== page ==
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Forlinx OK5718-C Development Board is Powered by TI AM5718 Cortex-A15/M4 processor

TI AM5718 Development Board

Forlinx Embedded Technology (Forlinx) has just launched a new development board for indsutrial applications with audio and video processing requirements.  OK5718-C development board features Texas Instruments AM5718 Sitara SoC with a single Arm Cortex-A15 core, two real-time Cortex-M4 cores, a dual PRU, and a TI C66x DSP core. OK5718-C development board consists of a carrier board and FET5718-C SoM with the following specifications: FET5718-C System-on-Module SoC – TI AM5718 Sitara Arm Cortex-A15 processor @ up to 1.5GHz, C66x DSP @  750MHz, dual-core Arm Cortex-M4 @ 213MHz, dual core PRU @ 200MHz, PowerVR SGX544 3D GPU,  Vivante GC320 2D GPU, IVA-HD video accelerator subsystem (H.264, MPEG4, MPEG2, VC1) System Memory – 1GB DDR3L Storage – 8GB eMMC flash Board-to-board connectors for interface with baseboard – 320–pin exposing USB 3.0, PCIe 3.0, HDMI 1.4a, LCD RGB, 10x UART, 1x QSPI, 2x CAN, 2x Gigabit Ethernet, etc… PMU – TI TPS659162RGZR Supply Voltage – 5V Dimensions – 70 x 50 mm (12-layer PCB) Carrier …

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LicheePi Nano is an SD Card Sized Linux Board Powered by Allwinner F1C100s ARM9 Processor

Linux Board SD Card Size

Before Allwinner launched their popular A10 Cortex A8 processor earlier this decade, the company had Allwinner F-series ARM9 processors found in E-ink readers, vehicle multimedia systems, audio products and so on. I would not expect a new board based on of those processors in 2018, but LicheePi Nano looks to be exactly that with an Allwinner F1C100s processor, a form factor roughly the size of an SD card, and support for RGB LED displays. LicheePi Nano board specifications: SoC- Allwinner F1C100s ARM926EJS processor clocked at up to 900MHz System Memory – 32MB DDR integrated into SoC Storage – Micro SD card, and optional 8M SPI flash (unpopulated in the photo above) Display I/F – 40-pin RGB LCD FPC connector supporting 272×480, 480×800, 1024×600 and other resolutions resistive and capacitive displays Video Decoding – H.264 / MPEG up to 720p I/Os via 2.54mm pitch through holes and 1.27mmm pitch castellated holes SDIO for WiFi module 2x SPI, 3x TWI (I2C),3x UART 1x …

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Embedded Systems Conference 2018 Schedule – IoT, Security, Artificial Intelligence, and More

The Embedded Systems Conference takes place each year in Boston, US in April or May. This year, the event will occur on April 18-19, and the organizers have published the schedule with 7 tracks: Advanced Technologies, Center Stage (free), Embedded Hardware Design & Verification, Embedded Software Design & Verification, IoT and Connected Devices, Keynotes (free) and Special Event (free). Even if you can’t attend, it’s always useful to have a look at the schedule to learn about potential industry developments. So I’ve made my own virtual schedule with some of the sessions I found relevant to this blog. Wednesday, April 18 8:00 – 10:00 – An Introduction to RTOS by Jean Labrosse (Software Architect, Silicon Labs) This tutorial will help you understand what RTOSs are and how they work so that you can make better use of their features. The class will explain what an RTOS is and why you should use one. We’ll explain what tasks are, why you …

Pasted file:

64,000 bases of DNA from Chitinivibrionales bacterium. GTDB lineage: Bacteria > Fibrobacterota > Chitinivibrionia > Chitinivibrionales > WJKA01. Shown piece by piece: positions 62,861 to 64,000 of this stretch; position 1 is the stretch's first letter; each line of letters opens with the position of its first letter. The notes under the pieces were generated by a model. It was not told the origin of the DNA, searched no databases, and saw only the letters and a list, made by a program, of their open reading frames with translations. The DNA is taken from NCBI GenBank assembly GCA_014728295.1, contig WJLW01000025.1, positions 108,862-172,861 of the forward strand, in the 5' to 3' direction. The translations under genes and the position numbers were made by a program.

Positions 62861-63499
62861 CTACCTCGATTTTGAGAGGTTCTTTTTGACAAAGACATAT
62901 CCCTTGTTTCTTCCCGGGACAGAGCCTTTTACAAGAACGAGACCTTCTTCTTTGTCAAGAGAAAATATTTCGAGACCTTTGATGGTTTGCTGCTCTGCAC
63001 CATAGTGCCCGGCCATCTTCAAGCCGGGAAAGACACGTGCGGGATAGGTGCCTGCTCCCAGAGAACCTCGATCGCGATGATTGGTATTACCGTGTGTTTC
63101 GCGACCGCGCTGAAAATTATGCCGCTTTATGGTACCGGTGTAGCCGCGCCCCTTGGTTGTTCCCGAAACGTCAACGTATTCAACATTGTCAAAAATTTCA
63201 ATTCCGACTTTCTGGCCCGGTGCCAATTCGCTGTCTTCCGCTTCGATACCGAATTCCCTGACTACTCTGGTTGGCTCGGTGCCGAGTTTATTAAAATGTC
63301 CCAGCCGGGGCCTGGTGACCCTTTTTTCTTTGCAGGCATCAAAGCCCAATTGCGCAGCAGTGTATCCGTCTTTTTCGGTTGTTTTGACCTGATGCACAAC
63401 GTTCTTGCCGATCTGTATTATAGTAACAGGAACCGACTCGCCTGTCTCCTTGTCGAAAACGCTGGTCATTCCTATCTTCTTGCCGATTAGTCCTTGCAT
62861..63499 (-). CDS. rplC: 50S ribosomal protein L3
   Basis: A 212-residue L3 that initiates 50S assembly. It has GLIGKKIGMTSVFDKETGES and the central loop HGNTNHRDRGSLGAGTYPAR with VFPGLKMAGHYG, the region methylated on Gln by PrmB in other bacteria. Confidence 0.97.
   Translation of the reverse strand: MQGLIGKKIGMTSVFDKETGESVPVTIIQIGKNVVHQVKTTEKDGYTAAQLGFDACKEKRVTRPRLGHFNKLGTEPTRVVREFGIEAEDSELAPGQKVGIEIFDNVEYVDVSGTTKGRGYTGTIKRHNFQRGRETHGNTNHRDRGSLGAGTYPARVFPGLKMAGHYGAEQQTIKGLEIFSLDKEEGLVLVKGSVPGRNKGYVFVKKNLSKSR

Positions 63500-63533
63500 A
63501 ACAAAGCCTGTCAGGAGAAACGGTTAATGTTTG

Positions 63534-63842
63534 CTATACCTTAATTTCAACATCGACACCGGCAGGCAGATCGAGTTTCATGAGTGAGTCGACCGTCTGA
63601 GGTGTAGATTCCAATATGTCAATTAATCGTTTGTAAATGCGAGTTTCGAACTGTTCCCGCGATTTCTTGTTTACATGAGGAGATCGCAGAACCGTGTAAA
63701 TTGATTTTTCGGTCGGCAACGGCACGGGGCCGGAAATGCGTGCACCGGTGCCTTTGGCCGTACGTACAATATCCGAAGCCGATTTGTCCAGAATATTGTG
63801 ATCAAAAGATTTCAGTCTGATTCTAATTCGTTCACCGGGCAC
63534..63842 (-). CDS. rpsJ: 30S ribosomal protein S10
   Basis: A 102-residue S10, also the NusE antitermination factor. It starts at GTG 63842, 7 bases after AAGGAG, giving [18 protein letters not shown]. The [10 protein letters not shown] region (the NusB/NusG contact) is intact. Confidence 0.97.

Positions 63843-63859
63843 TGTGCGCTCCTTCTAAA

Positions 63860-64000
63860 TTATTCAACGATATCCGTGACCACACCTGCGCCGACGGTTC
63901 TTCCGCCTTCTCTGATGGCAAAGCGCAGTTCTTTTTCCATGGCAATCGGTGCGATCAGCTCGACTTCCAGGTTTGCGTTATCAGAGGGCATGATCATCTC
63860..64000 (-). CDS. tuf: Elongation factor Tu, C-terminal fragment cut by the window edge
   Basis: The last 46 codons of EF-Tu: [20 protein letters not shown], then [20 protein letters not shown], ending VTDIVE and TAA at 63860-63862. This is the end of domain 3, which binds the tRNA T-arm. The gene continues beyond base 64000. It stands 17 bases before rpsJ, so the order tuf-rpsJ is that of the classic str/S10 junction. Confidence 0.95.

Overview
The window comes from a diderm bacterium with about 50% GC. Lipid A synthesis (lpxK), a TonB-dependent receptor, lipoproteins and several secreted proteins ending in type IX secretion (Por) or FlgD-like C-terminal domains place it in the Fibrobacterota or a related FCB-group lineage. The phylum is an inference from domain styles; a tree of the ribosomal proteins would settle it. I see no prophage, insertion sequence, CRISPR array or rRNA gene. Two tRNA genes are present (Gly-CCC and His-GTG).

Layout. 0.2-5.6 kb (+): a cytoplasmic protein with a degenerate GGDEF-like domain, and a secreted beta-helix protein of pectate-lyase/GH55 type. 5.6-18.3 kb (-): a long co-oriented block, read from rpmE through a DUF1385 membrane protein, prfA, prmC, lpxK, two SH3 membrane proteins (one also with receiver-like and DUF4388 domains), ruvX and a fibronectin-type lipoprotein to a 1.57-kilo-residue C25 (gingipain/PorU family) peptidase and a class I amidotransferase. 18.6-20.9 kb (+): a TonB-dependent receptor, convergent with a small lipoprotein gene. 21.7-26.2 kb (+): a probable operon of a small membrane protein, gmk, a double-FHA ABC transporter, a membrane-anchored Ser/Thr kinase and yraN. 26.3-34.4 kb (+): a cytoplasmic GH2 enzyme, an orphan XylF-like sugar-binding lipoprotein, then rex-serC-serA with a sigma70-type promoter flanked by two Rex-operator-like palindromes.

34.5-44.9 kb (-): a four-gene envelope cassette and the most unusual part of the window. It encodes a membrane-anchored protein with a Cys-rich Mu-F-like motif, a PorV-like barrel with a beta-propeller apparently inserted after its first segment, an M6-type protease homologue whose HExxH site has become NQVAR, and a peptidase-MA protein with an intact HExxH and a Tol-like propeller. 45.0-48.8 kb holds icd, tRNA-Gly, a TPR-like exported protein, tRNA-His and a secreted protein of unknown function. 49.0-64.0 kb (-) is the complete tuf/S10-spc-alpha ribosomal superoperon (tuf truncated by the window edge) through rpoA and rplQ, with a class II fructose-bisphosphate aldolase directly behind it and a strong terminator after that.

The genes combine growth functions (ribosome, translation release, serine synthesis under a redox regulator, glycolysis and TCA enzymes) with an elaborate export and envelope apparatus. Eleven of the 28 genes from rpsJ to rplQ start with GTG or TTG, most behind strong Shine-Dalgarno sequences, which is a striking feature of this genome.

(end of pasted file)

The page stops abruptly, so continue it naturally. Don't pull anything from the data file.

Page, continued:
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ACRN is an Open Source Hypervisor Built for IoT Device Development

ACRN – pronounced “acorn” – is an open source reference hypervisor with a small footprint, real-time capabilities, adaptability with support for Linux, Android, and RTOS guest operating systems, built for safety critical code in mind, and specifically designed for IoT and embedded devices. The project is managed / supported by the Linux Foundation. A few more details about some of the key features of the solution: Two main components: the hypervisor itself, and its device model complete with rich I/O mediators managed by Linux-based Service OS (SOS). Small footprint – Approx. 25K lines of code (LOC) for ACRN hypervisor against 156K LOC for datacenter-centric hypervisors. Real Time – Low latency, enables faster boot time, improves overall responsiveness with hardware communication Adaptability – Multi-OS support for guest operating systems like Linux, Android, RTOSes… Safety Criticality – Safety critical workloads have priority, isolation of safety critical workloads Built for Embedded IoT – Virtualization beyond CPU, I/O, Networking, etc with support for Graphics, Imaging, …